Deep in the desert

OK, I’m guilty as charged, your honor. For the past two weeks, I haven’t been paying attention to Tom’s Workbench. I know that for some of you, this was hard news to take. Was Tom giving up woodworking and taking up knitting? You must have been on pins and needles.

The desert

For the 99.9999% of the rest of you – you couldn’t have been so lucky. I was out┬ádeep in the desert southwest of the United States teaching some new public information courses for FEMA. Yup, a guy from Florida who deals with hurricanes was going to be part of the team that taught earthquake and wildfire responders how to do their jobs.

students

Crazy, right?

So, I left the morning after July 4th, stopped through Dallas – Fort Worth Airport and ended up in Phoenix. Now, when this past January 1 rolled around, I had never seen mountains or the desert. In January, I got the mountains, and in July, man, did I ever get the desert. It’s true what they say – it’s a dry heat – just like an oven.

While we stayed in really awesome places, we did work our butts off teaching. Piloting, in fact. The material we were instructing was newly revised, and needed to be instructed so any changes could be made.

Arizona rotunda

But, we did get a chance to see some things – like the Arizona capitol museum. Now that was a nice place, set in the old capitol building that was built around 1900 – even before Arizona became a state. The woodwork – even this far out west in the middle of the Sonora Desert – was spectacular.

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And, while we were in Phoenix, we had to stop by Marc Spagnuolo’s shop. While his wife Nicole was laid up late into her pregnancy, Marc did show us around the spectacular shop he had built. I’ve seen the building in pictures, and was thoroughly impressed, but seeing it in person was something else.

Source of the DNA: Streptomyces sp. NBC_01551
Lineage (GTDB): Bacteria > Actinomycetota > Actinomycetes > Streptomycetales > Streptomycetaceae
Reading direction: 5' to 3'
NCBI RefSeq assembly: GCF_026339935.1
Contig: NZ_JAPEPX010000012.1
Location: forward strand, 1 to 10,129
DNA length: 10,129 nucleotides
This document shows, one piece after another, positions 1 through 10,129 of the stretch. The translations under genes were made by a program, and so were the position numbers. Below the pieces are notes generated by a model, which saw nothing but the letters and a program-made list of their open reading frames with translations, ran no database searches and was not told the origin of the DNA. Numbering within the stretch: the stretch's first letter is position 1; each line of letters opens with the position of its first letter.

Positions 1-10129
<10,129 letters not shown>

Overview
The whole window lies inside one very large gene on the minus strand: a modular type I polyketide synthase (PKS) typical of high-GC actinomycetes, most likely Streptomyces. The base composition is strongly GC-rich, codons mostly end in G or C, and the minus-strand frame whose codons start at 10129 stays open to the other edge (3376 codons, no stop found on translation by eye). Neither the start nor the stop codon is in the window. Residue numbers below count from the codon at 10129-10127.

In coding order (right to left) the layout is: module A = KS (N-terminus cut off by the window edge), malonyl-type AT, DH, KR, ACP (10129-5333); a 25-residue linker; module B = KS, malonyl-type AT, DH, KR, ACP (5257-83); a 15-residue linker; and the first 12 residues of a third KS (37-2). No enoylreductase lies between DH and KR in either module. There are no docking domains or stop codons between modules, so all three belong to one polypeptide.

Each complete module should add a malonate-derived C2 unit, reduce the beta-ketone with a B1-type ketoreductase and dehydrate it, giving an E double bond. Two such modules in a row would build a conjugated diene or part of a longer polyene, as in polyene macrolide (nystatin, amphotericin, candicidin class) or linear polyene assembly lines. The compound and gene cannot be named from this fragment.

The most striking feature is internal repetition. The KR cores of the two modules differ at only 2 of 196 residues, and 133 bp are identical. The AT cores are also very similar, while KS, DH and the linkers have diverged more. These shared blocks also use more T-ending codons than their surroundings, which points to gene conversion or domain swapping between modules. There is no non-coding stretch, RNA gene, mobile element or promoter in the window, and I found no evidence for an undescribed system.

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I had anticipated it feeling bigger than it was, but given that video equipment shared space with woodworking tools, it was easy to see just how the space could be eaten up.

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Marc had taken the time to carefully break each section of the shop into logical sections – lumber storage and prep, milling, hand work, assembly and the like. Not a bad use of space for sure.

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After just standing and soaking it in, it was late, and we had to go out to grab a bite at a local Italian place. Let’s just say that getting a couple of Italian guys from Jersey together in the desert made it look a little like a witness protection program reunion, but wow, was the food ever tasty.

guidos

Now, back to the 9 to 5, my happy family and the shop that has missed me for way too long!

2 thoughts on “Deep in the desert”

  1. If you only could have come out a few weeks later.. Then you could have experienced the Hot and Humid days we get after a rain storm..

  2. Great that you were able to visit Marc and the museum.
    Kind of glad I will never visit Marc’s shop.
    My tiny garage would never have that massive, high production feel to it again……lol

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